It is clear then that this was not a fight about the Constitution, or about ethical principles. Instead, it was simply a fight against McQuaid and me.

The CIRC sides with Schenk in this.


Schenk’s motion of 6 July 2005

Contrary to what the CIRC writes, that Schenk did not contest the candidature of McQuaid can also be seen from the following motion put by Schenk (one that is, of course, ignored by the CIRC).

On 6 July 2005 Schenk submitted to the Management Committee the following request:

“ 1. To disapprove the proposal of the President [me] to pay the two other candidates as well.

  1. To decide that Pat McQuaid has to resign as member of the Management Committee immediately or any payment of the UCI to Pat McQuaid has to stop immediately.”

This means that, if McQuaid had resigned as a member of the Management Committee, Schenk would have accepted that the payment of the allowance to McQuaid could continue. Yet McQuaid still would remain a candidate for the presidency. At the same time, Schenk asked for the withdrawal of my proposal that the two other candidates would also receive an allowance (the same as McQuaid) if they would carry out work for the UCI, just as McQuaid did.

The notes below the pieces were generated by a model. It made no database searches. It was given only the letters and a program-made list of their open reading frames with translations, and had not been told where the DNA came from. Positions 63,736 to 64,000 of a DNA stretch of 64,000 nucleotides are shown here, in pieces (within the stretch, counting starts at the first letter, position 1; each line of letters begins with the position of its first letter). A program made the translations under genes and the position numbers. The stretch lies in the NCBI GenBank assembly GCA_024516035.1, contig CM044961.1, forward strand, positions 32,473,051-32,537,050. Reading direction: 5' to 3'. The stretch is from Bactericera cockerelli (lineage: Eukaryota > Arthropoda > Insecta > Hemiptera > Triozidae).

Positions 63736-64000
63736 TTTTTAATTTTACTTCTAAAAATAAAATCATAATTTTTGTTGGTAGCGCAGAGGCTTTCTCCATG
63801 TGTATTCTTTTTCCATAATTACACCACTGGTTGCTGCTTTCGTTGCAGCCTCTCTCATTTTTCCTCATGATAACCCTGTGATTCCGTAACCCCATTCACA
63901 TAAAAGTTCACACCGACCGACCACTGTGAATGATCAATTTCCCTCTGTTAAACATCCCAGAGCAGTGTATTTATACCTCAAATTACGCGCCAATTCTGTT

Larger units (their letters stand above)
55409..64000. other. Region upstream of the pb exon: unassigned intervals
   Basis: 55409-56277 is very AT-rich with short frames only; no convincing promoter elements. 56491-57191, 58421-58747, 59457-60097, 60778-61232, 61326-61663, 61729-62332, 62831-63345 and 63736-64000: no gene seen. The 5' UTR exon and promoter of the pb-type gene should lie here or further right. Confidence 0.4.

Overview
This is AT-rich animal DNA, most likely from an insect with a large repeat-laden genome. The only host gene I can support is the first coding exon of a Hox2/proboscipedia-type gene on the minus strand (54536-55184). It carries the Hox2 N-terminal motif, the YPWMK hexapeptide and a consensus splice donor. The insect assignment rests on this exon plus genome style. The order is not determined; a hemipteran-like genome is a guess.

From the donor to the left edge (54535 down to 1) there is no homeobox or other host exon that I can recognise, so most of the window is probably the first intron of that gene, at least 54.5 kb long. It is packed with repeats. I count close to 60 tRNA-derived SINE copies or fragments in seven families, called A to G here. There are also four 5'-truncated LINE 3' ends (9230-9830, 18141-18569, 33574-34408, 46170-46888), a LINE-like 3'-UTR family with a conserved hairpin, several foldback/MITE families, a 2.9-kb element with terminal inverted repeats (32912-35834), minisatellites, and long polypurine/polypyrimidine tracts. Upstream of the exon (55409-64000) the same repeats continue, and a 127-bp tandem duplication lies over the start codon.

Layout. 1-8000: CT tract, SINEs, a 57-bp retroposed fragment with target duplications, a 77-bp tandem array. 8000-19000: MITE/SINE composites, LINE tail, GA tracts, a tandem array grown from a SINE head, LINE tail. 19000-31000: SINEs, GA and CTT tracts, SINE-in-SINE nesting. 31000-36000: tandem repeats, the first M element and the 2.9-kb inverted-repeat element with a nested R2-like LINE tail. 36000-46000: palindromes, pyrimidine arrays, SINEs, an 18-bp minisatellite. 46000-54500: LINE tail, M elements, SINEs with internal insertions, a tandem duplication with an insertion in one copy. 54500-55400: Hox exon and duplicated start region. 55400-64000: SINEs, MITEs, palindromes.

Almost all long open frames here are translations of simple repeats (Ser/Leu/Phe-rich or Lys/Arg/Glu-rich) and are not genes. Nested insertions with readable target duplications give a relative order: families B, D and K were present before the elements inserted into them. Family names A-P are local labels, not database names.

Schenk therefore accepted that only McQuaid should be given the opportunity to carry out work for the UCI and to receive an allowance for that, but not the two other candidates, as soon as McQuaid stepped down as member of the Management Committee. For me, this shows that Schenk admitted that the UCI was not financing or promoting McQuaid to the detriment of other candidates (and indeed, the UCI wasn’t), but that she only wanted to hurt McQuaid.

The request was rejected by all Management Committee members who were in a position to cast a vote.


The CIRC’s victimization of Schenk